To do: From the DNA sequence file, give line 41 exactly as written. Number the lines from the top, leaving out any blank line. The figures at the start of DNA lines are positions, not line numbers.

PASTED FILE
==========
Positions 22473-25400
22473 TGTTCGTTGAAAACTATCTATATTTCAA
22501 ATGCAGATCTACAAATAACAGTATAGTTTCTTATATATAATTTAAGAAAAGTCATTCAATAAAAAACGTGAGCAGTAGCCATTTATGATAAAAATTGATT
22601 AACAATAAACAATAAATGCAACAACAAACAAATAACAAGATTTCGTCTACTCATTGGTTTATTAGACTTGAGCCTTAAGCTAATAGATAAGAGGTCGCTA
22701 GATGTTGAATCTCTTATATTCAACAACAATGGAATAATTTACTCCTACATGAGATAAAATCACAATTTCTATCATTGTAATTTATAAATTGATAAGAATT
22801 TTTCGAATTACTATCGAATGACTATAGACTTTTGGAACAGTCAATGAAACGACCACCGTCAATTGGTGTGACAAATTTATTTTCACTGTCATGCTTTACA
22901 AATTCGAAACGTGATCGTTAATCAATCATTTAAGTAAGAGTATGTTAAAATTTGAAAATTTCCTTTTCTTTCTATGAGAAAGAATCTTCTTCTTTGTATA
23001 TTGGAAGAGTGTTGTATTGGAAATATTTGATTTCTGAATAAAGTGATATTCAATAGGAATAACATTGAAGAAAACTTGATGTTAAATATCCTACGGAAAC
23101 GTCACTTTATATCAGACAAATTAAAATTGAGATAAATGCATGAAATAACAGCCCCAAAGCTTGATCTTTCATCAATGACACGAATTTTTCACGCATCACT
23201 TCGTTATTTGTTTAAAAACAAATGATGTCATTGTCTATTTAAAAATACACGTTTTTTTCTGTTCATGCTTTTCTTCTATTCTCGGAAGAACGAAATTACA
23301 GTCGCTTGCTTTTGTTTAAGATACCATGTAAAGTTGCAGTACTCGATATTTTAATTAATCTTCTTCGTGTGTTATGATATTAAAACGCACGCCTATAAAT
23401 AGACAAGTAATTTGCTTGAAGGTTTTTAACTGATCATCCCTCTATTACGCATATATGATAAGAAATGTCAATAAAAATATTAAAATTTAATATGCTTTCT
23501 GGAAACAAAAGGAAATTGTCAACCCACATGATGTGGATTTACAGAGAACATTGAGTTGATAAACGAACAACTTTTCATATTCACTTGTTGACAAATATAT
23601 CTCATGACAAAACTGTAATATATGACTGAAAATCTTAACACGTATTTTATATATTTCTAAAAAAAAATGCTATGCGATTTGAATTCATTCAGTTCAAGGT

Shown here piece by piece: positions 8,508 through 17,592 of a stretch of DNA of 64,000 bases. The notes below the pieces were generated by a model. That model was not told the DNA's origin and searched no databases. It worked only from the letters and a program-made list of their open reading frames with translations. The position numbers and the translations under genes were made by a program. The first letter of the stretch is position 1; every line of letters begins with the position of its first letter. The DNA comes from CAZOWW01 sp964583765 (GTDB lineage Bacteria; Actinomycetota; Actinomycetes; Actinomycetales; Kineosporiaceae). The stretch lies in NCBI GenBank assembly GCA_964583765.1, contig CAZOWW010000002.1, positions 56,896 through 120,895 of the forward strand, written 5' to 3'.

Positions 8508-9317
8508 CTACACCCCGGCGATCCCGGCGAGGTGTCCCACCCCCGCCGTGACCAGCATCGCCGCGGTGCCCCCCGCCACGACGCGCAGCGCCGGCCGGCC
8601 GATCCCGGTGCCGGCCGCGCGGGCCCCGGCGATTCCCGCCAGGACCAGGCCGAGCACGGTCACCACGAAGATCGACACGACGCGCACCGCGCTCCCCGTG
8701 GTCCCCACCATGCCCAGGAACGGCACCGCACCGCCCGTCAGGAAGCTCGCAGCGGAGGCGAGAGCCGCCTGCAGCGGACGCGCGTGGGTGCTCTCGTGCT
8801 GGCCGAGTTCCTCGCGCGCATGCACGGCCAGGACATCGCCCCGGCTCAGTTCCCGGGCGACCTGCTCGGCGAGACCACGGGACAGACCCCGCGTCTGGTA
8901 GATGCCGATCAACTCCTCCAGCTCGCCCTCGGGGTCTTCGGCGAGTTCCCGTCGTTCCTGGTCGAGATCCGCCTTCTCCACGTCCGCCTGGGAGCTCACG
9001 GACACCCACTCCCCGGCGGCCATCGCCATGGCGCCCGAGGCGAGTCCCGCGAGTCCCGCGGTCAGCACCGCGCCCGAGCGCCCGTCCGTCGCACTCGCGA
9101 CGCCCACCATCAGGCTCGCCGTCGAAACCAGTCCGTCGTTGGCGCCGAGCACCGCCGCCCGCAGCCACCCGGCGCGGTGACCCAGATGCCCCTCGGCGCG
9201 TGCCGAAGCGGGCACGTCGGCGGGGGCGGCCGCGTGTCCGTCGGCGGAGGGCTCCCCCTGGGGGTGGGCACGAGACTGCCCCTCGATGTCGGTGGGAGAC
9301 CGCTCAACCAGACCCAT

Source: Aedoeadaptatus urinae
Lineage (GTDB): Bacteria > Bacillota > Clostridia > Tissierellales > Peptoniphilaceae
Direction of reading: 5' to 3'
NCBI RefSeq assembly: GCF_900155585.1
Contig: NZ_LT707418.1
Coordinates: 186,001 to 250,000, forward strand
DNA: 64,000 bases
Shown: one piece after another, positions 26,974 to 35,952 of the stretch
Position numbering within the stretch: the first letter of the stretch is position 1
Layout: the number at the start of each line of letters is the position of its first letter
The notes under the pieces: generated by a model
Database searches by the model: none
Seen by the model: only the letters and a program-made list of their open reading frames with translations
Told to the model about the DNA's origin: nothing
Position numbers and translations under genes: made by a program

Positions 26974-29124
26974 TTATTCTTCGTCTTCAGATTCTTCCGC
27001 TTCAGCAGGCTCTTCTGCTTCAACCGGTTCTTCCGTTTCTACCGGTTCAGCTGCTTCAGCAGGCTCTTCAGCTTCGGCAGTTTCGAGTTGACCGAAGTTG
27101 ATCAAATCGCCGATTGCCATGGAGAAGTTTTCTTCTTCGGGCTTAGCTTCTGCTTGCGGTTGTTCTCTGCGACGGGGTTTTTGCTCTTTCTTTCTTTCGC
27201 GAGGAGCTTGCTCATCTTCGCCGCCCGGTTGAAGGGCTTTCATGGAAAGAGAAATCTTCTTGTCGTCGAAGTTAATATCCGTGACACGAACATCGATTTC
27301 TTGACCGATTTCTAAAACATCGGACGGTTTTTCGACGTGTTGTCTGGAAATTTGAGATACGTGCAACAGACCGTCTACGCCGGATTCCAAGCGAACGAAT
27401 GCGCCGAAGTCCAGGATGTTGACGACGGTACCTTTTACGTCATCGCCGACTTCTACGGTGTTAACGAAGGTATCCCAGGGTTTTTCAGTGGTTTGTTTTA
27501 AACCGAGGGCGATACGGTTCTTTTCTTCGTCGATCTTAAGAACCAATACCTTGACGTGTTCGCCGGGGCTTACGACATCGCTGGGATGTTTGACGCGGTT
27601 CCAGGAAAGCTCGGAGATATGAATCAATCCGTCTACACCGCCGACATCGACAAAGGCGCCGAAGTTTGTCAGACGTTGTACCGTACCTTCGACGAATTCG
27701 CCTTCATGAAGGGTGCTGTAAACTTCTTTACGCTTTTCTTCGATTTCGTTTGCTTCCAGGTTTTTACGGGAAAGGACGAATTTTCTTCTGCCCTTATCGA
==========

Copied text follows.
Positions 26974-29124